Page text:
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Nebula is 'coldest place in the universe'


Posted on Tuesday, 29 October, 2013 | Comment icon 13 comments

The Boomerang nebula. Image Credit: NRAO/AUI/NSF/NASA/STScI/JPL-Caltech
The Boomerang nebula is 5,000 light years away and has a temperature of -458 degrees Fahrenheit.
The temperature of the nebula is in fact so low and it is colder then the depths of interstellar space and is believed to be the coldest object observed anywhere in the known universe. Images of the nebula show it to exhibit a strange, ghost-like appearance.

Known as a planetary nebula, the object represents the end of the life cycle of a star not dissimilar to our own sun. Astronomers used the Atacama Large Millimeter/submillimeter Array (ALMA) telescope in Chile to learn more about the nebula and to determine its true shape.

"This ultra-cold object is extremely intriguing and we're learning much more about its true nature with ALMA," said JPL scientist Raghvendra Sahai. "What seemed like a double lobe, or boomerang shape, from Earth-based optical telescopes, is actually a much broader structure that is expanding rapidly into space."

Source: JPL | Comments (13)

Tags: Boomerang Nebula

Recent comments on this story
Comment icon #4 Posted by Rhino666 on 29 October, 2013, 17:08
What surprises me is that his object is actually quite close, yet energetic. Can it really be just 1 Kelvin degrees? I would have surmised that any energy (sufficient to cause expansion of the planetary nebula) to be well in excess of this value. Perhaps, Waspie, you could enlighten us as to how an energetic object at this presumed temperature, has sufficient energy to drive expansion? Why is such a close, expanding object, so cold? Why is the furthest object at 35 Billion Light Years distance (I get the Expanding Universe concept - but do not accept that we have a Universe expanding at multip... [More]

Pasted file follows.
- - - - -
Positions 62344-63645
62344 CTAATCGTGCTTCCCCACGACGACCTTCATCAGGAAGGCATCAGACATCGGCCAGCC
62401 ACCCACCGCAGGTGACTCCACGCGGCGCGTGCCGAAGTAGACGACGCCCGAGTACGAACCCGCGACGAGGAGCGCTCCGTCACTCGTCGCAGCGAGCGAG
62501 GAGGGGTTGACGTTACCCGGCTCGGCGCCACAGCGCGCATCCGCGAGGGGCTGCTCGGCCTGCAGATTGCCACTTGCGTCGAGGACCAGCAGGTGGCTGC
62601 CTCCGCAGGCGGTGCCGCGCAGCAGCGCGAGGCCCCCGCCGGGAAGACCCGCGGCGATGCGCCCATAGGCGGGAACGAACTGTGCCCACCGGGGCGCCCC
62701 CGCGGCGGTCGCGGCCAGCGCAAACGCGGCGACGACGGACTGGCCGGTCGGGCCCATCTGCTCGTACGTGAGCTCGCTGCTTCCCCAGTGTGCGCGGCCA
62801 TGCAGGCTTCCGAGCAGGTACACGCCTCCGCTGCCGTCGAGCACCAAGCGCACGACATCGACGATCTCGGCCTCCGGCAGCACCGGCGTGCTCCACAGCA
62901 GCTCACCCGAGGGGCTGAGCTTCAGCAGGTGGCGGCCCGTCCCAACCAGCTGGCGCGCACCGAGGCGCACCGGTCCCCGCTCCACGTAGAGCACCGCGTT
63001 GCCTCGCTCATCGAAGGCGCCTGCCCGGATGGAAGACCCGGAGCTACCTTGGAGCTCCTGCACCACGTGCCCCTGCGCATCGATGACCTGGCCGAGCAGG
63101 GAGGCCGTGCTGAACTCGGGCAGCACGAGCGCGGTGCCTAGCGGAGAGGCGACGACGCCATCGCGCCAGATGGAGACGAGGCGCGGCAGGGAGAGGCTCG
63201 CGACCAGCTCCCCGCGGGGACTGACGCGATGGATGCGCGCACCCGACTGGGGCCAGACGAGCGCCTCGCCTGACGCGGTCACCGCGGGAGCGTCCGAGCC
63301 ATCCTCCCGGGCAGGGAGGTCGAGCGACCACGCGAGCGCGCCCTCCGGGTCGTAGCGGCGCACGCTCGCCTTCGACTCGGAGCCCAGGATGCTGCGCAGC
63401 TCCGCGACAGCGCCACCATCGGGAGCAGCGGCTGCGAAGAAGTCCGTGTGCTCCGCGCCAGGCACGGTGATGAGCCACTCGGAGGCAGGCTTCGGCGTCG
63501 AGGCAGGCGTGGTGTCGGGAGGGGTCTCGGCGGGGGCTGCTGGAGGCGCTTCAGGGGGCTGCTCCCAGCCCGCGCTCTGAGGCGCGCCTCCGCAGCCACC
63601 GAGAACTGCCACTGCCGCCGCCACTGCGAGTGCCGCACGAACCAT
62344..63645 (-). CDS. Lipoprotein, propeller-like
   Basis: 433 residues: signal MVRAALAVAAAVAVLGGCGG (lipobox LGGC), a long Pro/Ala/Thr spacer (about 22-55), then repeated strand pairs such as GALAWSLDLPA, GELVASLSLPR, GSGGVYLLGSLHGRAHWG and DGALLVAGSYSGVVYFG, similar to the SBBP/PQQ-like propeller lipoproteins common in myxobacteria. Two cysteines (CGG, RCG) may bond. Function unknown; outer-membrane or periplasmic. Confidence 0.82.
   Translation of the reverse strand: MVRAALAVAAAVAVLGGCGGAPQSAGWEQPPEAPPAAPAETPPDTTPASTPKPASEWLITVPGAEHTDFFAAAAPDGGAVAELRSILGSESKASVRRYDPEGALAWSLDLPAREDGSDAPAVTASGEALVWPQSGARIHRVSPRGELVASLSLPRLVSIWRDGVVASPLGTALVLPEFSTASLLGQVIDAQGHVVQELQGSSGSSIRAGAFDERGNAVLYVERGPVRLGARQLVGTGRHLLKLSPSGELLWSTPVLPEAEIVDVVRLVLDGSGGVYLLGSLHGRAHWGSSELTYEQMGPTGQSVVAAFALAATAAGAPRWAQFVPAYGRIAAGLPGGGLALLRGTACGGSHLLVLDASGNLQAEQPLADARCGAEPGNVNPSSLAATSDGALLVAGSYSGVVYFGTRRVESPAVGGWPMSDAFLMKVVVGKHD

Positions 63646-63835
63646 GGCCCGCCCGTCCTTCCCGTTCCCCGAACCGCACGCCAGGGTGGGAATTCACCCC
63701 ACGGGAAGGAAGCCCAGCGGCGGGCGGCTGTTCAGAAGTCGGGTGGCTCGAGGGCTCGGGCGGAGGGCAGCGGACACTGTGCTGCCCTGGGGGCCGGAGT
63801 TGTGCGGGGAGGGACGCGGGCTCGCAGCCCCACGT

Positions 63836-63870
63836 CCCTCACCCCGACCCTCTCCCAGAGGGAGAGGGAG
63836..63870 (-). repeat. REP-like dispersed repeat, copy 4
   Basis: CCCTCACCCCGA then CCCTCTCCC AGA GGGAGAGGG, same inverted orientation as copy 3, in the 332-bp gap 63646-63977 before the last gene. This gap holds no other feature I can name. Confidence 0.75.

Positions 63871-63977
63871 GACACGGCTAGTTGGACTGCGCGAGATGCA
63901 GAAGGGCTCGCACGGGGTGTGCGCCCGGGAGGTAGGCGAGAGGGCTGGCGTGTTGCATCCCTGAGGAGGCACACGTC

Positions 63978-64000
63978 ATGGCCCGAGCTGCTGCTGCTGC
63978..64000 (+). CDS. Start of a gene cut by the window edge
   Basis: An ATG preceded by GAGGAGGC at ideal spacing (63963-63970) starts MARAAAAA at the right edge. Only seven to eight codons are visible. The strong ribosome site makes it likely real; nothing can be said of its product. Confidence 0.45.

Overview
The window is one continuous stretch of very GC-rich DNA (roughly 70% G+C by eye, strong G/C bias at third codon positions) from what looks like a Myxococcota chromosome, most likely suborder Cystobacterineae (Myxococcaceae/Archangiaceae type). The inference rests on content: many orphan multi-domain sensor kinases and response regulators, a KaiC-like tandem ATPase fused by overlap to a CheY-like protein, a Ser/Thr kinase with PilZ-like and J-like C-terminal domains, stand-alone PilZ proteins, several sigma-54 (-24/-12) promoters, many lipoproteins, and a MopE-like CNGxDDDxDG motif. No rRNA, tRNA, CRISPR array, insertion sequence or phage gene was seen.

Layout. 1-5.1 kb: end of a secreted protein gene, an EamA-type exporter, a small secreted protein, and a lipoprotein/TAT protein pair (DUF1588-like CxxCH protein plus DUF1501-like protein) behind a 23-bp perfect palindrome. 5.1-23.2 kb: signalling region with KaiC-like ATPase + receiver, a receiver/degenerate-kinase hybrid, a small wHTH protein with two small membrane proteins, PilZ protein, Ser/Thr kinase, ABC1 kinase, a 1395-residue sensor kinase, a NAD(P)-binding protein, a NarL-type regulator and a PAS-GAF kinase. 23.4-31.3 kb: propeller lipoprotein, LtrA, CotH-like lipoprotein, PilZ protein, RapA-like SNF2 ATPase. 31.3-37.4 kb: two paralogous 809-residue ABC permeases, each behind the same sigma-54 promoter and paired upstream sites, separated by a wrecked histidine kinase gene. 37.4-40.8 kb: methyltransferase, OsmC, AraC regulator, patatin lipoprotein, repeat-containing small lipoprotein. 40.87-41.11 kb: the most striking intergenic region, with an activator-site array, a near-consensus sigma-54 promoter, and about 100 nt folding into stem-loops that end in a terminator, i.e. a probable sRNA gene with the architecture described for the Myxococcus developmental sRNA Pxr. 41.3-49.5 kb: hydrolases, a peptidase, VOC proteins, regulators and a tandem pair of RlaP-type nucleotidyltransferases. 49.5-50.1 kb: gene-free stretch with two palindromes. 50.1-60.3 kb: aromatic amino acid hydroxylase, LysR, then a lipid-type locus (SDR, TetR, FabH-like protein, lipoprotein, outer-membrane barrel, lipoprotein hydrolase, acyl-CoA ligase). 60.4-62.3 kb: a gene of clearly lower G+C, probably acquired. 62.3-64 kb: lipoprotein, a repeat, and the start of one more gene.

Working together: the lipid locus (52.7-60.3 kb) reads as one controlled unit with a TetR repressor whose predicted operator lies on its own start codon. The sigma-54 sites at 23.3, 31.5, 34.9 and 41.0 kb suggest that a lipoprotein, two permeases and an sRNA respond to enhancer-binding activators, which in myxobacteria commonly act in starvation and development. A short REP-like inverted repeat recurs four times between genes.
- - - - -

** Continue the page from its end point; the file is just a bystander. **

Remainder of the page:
Comment icon #5 Posted by Waspie_Dwarf on 29 October, 2013, 21:53
Perhaps, Waspie, you could enlighten us as to how an energetic object at this presumed temperature, has sufficient energy to drive expansion? I think you'll need a physicist for this, not an ex-chemist.
Comment icon #6 Posted by keithisco on 29 October, 2013, 22:03
I think you'll need a physicist for this, not an ex-chemist. LOL Waspie, but I know what you mean. As an aeronautical engineer with a passing amateur interest in pure physics some things fall well beneath my radar of understanding
Comment icon #7 Posted by MysticStrummer on 30 October, 2013, 4:34
Coldest place in the (observable) universe
Comment icon #8 Posted by Frank Merton on 30 October, 2013, 6:04
We measure its temperature from details of its spectrum. I would assume energy has been taken out of it by the expansion. That tends to cool things a bit as energy is consumed pushing outward.
Comment icon #9 Posted by woopypooky on 30 October, 2013, 12:03
how can stars be cold? they emit lights.
Comment icon #10 Posted by Frank Merton on 30 October, 2013, 12:08
Sorry this is not stars but a nebula, which is typically very very rarefied gas or dust.
Comment icon #11 Posted by Leonardo on 30 October, 2013, 13:15
We measure its temperature from details of its spectrum. I would assume energy has been taken out of it by the expansion. That tends to cool things a bit as energy is consumed pushing outward. The problem with that is CMB. CMB is everywhere and is hotter than the observed temperature of the nebula. Things only cool when they expand, if the space they are expanding into is less energetic (i.e. cooler). In this case that is not true. In theory, nothing should be naturally cooler than the temperature of empty space which, with CMB pervading it, is ~2.7 Kelvin.
Comment icon #12 Posted by Twin on 3 November, 2013, 2:18
It seems improbable that the most extreme "anything" would be that close to our little corner of the universe. BTW, I hate when then and than are confused (see the first sentence). I hate it almost as much as when people use BTW, BTW.
Comment icon #13 Posted by Belial on 3 November, 2013, 6:00
That be god that


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